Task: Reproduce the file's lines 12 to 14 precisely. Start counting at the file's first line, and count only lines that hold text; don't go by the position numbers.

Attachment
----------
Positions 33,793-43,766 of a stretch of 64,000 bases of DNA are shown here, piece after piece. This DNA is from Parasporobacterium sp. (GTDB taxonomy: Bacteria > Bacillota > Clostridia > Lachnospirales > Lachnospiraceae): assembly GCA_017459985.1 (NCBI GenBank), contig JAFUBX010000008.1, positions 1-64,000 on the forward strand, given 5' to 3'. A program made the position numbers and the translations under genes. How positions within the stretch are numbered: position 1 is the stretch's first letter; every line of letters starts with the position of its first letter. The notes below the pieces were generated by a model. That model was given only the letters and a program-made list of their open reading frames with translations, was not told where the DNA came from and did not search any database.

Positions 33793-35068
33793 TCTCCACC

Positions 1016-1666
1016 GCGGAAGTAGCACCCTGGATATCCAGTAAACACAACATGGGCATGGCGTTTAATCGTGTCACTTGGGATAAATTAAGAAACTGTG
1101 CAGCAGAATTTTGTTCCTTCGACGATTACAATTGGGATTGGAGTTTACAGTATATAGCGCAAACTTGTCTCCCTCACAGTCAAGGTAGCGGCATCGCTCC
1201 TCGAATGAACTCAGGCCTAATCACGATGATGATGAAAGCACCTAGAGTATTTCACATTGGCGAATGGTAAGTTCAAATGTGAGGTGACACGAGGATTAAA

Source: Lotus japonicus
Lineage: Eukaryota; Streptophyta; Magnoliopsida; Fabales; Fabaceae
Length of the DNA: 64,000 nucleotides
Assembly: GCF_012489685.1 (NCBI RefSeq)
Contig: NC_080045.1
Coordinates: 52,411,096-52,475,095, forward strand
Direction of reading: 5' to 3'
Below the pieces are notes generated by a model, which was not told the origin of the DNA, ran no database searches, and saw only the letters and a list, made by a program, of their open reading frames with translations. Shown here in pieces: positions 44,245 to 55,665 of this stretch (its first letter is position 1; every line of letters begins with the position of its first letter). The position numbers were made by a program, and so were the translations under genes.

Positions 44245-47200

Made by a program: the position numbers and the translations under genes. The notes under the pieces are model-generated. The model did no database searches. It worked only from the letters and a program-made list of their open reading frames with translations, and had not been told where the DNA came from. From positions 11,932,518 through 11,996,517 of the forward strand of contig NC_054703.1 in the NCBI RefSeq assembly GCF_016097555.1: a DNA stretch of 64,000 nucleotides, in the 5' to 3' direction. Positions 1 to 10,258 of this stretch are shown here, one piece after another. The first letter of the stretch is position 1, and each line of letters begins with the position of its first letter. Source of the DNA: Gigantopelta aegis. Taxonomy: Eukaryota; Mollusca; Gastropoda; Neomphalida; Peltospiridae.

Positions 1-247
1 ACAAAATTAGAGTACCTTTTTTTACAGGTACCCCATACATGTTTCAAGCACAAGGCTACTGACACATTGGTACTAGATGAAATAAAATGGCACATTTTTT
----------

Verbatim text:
Contig: NC_080045.1
Coordinates: 52,411,096-52,475,095, forward strand
Direction of reading: 5' to 3'